I think the absolute worst part of middle school was gym class. And I had a lot of bad times in middle school. I’m sure it’s every fat kid’s nightmare to be forced to run the mile, wearing skimpy shorts and t-shirts, while your classmates lapped you, teased you, maybe even gawked at you. I really honestly blame my middle school experiences in gym classes for my hatred of going to the gym today. They really did make it a race; we were forced to do all of these terribly stupid things, that really did not improve my physical fitness one bit. And worst of all, we were forced to do them in front of our peers.
I think that middle school institutionalized self-objectification. It built us into observers of each other in our physical exertions. It was, of course, the ideal location in which one could observe those individuals to which he or she was attracted. And for me, it was pure hell.
Don’t get me wrong, I actually enjoyed some aspects of gym. Swimming, for example. I was among the best in my class because I actually swam on the swim team. I have almost no fear when wearing swimsuits for this reason. Basketball, too. I loved it so much, I even went to basketball camps. I would’ve tried out for the team if my gym teacher hadn’t told me I couldn’t because I didn’t have a physical on file (although, she let five other girls on the team without physicals. I still to this day think I experienced sizeism that day for the first time). I also loved Shot Put. They tried to get me on the track team to do shot put, but I refused.
What I hated about gym, though, was the feeling of always being watched. They would shout out our times when we finished the mile. And everyone would sit around the finish line when you were done to cheer you on. Sometimes, if you took longer than 14 minutes, everyone else went inside, and you had to cross the finish line alone. We show up at the end, and the Mrs. Shaffner would be standing at the end, shaking her head, and ushering us quickly inside to change and move on to our next class. It was like we were something to be hushed up, something they were embarrassed by. It was my biggest failure back then. That effing mile run as my peers stood on the sidelines, watching me jog to the end, red-faced, and close to tears.
Now-a-days I go into a gym, and I feel exceptionally self conscious. My college requires five gym classes for graduation. I have two left. Right now, I’m taking a course called “Individual Fitness” which just requires me to do a weightlifting routine with cardio at least 3 times a week, and journal on two other health-related areas (I’ve chosen to do a food diary, and a time-management journal). The problem is that lately, I’ve felt like I’m constantly being judged and watched at the gym. Yes, this is normal to feel that way, but gosh is it hard to overcome.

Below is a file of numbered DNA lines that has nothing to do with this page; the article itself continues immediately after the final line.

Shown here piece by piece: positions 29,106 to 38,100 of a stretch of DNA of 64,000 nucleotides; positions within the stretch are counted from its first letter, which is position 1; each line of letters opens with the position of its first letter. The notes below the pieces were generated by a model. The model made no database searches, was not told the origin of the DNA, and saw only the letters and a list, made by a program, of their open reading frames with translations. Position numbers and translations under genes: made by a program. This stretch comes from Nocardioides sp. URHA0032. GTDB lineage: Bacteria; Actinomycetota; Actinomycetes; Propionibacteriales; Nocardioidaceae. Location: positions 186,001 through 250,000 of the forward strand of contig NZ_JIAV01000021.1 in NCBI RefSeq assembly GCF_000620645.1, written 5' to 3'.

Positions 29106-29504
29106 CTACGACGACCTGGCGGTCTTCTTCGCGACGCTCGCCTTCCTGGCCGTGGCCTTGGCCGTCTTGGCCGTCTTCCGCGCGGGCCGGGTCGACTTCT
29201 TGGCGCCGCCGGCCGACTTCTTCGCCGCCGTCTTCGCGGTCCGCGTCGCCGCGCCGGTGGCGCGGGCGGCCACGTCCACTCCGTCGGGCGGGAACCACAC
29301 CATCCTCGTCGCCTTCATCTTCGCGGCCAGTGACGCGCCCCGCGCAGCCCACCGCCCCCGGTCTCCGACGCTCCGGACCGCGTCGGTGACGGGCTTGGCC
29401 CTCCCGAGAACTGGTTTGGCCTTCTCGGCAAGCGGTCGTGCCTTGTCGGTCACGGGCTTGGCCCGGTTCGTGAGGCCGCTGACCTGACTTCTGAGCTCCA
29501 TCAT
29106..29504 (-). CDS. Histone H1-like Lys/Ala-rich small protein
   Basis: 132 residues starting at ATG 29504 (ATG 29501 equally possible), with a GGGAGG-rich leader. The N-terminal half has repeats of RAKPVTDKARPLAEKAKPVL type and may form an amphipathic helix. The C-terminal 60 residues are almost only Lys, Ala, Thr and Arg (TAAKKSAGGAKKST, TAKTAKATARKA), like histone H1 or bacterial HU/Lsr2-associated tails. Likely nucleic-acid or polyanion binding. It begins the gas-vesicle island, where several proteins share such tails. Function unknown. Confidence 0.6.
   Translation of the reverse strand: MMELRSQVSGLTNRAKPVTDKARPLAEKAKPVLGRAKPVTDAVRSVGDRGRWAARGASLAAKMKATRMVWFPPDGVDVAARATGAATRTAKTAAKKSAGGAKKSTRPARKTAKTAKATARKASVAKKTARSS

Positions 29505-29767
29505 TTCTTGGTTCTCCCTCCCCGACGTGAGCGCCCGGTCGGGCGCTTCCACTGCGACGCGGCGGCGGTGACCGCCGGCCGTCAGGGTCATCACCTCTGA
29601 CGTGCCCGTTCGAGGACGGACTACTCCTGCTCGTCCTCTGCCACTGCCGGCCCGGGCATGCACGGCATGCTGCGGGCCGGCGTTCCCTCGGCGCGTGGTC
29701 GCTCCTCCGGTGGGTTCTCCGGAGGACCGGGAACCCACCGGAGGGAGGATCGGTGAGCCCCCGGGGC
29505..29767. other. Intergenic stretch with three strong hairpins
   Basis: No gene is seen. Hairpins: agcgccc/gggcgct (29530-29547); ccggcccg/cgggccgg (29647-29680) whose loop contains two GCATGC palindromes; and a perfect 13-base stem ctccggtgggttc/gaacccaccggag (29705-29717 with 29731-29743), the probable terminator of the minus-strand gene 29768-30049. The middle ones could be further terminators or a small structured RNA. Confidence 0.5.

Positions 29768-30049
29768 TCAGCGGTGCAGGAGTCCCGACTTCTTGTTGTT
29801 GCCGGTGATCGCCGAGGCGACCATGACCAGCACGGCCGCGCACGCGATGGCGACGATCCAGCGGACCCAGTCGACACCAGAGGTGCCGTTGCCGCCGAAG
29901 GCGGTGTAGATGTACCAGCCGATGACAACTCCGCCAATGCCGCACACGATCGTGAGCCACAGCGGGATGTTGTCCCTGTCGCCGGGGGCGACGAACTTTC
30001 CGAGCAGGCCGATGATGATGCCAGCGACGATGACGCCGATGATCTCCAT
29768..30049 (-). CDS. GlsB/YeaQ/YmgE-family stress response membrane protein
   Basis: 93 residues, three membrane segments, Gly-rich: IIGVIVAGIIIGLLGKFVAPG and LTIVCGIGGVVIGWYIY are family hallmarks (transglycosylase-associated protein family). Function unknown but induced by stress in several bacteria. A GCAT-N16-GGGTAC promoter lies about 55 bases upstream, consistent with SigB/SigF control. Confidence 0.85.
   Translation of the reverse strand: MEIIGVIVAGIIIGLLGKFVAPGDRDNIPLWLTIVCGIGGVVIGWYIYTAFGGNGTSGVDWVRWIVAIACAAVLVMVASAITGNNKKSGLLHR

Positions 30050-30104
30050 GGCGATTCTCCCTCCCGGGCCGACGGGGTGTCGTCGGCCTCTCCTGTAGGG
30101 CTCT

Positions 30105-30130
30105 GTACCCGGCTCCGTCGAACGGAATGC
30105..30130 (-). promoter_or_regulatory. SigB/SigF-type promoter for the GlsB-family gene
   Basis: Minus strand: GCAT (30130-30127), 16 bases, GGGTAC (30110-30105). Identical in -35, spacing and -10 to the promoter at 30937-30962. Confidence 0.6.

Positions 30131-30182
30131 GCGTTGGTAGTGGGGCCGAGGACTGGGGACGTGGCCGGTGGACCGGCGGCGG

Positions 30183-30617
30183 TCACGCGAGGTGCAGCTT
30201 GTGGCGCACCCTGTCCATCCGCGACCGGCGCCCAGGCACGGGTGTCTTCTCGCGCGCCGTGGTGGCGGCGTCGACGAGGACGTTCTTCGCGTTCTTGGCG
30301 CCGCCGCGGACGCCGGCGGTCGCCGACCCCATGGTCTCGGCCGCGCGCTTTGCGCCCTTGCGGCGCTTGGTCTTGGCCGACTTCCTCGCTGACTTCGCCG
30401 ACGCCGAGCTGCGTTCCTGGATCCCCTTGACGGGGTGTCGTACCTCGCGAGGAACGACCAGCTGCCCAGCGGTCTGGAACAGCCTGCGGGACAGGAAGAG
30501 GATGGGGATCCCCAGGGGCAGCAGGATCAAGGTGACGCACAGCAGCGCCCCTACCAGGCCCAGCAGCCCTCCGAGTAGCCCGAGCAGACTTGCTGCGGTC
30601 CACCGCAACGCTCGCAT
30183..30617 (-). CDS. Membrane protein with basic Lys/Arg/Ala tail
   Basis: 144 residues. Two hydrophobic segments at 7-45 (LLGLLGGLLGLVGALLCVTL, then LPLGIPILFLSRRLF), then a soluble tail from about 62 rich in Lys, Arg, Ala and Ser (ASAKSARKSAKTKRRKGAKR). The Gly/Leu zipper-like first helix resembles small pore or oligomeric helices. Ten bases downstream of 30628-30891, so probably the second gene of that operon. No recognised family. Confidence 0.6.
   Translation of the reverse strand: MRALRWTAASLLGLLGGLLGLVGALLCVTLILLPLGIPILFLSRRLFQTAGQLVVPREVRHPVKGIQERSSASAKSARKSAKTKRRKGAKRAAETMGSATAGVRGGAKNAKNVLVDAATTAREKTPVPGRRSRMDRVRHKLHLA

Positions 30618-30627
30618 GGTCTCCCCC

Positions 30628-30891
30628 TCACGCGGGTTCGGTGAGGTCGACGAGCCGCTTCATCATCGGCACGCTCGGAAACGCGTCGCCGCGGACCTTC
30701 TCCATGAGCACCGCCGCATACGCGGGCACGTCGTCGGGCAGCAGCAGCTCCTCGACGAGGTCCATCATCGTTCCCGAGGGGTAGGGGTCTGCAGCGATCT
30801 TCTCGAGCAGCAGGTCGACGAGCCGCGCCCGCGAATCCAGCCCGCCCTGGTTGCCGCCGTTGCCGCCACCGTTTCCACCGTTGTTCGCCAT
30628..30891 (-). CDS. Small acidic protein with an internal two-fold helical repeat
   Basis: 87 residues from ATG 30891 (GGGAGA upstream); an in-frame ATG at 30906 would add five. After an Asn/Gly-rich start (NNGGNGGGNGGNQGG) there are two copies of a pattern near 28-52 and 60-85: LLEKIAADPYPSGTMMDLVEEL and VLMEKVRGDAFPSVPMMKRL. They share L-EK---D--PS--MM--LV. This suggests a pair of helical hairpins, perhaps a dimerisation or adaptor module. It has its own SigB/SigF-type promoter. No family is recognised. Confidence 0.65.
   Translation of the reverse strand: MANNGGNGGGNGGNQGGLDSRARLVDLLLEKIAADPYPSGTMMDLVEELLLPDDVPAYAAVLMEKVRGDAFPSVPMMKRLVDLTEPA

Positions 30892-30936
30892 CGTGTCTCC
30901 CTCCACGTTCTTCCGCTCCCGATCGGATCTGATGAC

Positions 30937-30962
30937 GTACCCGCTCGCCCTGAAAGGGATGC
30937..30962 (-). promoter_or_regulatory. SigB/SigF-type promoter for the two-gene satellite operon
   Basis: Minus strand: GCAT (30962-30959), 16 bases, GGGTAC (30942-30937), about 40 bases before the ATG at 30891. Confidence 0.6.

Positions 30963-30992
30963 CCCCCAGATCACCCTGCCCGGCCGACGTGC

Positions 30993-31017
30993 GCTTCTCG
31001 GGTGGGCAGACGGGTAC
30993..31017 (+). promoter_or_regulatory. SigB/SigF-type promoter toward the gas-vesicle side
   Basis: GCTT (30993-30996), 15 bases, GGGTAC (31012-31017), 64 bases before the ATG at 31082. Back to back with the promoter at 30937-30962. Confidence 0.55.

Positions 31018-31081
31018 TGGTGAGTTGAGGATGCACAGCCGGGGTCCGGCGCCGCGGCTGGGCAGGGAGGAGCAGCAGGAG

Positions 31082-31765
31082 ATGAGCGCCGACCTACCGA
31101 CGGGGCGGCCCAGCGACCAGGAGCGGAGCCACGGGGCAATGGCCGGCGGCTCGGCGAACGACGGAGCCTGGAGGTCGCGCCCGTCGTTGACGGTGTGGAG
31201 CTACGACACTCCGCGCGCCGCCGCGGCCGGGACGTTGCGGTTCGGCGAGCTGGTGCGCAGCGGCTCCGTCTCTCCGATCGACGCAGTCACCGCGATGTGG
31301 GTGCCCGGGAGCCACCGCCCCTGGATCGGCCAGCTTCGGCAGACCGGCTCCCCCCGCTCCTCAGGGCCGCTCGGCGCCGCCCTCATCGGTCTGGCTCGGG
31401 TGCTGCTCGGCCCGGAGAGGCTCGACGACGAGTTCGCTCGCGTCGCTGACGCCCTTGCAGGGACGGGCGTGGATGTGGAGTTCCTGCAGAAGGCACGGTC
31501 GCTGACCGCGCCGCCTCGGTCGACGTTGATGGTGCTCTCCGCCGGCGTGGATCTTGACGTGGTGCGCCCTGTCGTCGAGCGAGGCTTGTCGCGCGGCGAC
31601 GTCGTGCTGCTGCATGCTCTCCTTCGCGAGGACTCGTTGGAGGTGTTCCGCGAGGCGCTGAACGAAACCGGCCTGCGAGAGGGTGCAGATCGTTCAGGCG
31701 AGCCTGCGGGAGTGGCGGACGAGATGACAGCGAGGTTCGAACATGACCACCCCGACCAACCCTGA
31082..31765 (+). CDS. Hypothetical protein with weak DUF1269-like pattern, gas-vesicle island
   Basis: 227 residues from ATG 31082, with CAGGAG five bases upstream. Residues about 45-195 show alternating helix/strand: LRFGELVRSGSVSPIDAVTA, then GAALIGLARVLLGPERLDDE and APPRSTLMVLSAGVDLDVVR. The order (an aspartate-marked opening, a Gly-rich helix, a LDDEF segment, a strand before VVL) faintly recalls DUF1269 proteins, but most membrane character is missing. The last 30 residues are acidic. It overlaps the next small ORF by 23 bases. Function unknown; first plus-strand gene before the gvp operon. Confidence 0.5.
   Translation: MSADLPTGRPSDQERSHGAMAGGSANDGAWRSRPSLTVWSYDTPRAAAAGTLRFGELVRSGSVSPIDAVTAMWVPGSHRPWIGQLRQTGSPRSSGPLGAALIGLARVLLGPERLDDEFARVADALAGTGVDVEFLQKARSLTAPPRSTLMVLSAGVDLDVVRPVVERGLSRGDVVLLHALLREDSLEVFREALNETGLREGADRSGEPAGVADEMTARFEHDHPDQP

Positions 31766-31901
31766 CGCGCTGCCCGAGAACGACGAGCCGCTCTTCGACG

I’ve been trying, lately, to channel it into a positive-attention, rather than ignore my paranoia. I know that people probably aren’t looking, but just in case they are, I try to focus myself on having the best workout ever. Like, having the best form when running. Or having the most control with my higher weight sets. I try to look like I know what I’m doing, and I try to do everything to the T.
Thus far, I think it’s a good thing. I know it’s not good to think like that, but I can’t get rid of it. I honestly think it’s left over from that middle school long ago. Maybe it’s because I feel like I have something to prove to everyone around me: the fat girl can lift weights, can actually jog on a treadmill, can bench press, and she can be damn confident when doing it. Maybe it’s just a projection of my own feelings of inadequacy. But for now, I’m just going to use it as therapy. It’s my time for me. It’s my time to expel those feelings of inadequacy, and it’s my time to banish my stupid middle-school nightmare to the depths. I’m activating. I’m motivating. And I am moving forward.